A switch 7 is closed when a shutter release button 6 is slightly depressed so as to connect a power source 8 to an electric circuit consisting of a spatial frequency detector 12, an amplifier-switching circuit 13, an electromagnet M which drives the shutter mechanism and the electromagnet M,. The spatial frequency detector 12 is placed at the center of a ground glass 11 upon which the image is formed by light rays L which pass through the camera lens 3 and are split and redirected by a half mirror 10.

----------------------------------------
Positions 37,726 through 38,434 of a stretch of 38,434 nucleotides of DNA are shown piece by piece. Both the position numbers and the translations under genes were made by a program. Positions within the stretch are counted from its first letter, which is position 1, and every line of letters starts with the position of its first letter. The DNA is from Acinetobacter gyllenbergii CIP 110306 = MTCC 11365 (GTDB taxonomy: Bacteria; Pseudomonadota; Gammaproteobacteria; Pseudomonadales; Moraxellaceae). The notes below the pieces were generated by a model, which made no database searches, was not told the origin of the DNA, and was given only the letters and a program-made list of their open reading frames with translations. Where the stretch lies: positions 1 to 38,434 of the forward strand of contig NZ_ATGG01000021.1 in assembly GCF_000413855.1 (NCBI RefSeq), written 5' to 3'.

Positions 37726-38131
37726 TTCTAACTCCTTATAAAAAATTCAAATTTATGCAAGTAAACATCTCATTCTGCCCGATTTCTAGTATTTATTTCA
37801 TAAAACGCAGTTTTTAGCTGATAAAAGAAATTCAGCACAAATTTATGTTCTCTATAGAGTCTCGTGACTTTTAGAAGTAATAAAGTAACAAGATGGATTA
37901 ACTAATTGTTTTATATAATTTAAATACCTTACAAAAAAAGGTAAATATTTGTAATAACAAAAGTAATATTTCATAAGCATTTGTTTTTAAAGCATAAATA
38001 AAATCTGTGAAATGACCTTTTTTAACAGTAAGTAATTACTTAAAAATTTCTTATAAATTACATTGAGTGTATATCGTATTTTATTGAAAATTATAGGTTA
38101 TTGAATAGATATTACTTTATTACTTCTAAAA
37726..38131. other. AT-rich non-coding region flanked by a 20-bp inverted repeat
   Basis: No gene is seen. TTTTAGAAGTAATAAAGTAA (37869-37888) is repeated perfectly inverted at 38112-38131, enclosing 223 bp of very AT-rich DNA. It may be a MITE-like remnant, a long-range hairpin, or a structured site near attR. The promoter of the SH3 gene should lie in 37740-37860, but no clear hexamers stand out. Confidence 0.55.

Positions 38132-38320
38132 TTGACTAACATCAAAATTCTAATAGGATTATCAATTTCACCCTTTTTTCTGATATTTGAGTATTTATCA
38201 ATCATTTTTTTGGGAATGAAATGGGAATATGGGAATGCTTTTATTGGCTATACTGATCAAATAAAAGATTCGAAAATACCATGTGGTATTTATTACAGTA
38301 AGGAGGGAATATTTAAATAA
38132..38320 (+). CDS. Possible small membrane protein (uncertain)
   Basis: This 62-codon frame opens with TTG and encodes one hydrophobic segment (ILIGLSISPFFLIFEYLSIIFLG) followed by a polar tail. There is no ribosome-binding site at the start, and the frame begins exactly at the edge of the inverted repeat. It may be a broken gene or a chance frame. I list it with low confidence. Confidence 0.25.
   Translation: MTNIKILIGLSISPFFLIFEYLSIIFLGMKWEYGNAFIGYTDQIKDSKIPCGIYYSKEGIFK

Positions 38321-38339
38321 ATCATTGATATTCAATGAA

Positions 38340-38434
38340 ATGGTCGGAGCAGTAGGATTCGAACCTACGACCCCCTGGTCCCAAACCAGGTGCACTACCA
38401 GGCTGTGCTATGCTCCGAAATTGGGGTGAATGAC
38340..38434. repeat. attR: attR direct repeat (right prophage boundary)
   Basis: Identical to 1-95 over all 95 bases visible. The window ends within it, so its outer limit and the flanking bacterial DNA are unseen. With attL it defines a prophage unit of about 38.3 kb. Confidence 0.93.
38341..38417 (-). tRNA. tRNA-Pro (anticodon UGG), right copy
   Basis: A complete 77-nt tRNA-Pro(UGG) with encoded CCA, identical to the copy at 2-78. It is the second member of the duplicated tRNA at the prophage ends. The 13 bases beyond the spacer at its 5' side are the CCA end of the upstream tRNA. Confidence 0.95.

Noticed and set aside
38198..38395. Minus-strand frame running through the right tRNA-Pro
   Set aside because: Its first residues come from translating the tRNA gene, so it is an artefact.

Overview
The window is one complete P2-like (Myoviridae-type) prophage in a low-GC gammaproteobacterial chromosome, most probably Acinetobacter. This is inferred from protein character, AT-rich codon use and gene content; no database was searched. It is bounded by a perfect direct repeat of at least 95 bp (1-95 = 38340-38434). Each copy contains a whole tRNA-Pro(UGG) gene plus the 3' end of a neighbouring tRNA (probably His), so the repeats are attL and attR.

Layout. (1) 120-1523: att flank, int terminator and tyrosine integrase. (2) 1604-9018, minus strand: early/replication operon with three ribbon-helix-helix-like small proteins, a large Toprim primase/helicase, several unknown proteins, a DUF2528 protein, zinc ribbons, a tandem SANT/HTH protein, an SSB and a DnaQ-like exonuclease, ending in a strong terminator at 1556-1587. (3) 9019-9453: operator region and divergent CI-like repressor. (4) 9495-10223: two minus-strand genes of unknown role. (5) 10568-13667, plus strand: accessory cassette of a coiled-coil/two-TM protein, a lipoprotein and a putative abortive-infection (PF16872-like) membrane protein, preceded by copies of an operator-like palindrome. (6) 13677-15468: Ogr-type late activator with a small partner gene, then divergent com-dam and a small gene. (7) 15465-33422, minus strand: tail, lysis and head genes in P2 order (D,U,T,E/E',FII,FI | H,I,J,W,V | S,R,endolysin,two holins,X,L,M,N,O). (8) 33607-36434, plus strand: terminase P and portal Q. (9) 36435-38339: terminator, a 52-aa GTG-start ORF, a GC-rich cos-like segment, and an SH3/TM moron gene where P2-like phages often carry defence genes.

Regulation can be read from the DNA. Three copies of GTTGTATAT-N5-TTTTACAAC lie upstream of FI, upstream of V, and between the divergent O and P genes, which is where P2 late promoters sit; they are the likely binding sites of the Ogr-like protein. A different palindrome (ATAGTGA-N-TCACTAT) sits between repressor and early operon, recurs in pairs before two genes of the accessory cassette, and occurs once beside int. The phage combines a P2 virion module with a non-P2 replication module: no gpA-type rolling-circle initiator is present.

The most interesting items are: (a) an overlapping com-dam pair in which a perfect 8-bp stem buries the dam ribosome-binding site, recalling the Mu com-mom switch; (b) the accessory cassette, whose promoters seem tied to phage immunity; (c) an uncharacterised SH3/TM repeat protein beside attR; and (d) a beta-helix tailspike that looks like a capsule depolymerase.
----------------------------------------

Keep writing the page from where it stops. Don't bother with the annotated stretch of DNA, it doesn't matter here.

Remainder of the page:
When the shutter release button 6 is further depressed, the lever 1 is disengaged from the engaging lever 2 so that the spring 9 is now released. As a consequence, the camera lens 3 starts to shift, being governed with the governor 5, from the infinity focus position to the closest focus position under the force of spring 9, through the helicoid ring 4 and the helicoid key 40 thereon. The spatial frequency detector 12 is already energized. When the camera lens 3 focuses the sharp image of the subject upon the camera film plane (not shown), a signal is generated by the spatial frequency detector as described hereinabove and is applied to the amplifier-switching circuit 13 so that both of the electromagnets M, and M are simultaneously energized. As a consequence a shutter release lever 14 is actuated to actuate the focal plane shutter mechaiiism 15 and the armature lever 5a is attracted toward the pole face of the electromagnet M so as to engage the U-shaped locking member 5b with the governor 5. Thus the camera lens 3 is locked in at the best focus position temporarily at least until the shutter mechanism 15 is closed again. Thereafter, the electromagnet M is de-energized again so that the U- shaped locking member 5b is disengaged from the governor 5, whereby the camera lens 3 may be shifted again toward rest at the closest focus position under the force of spring 9.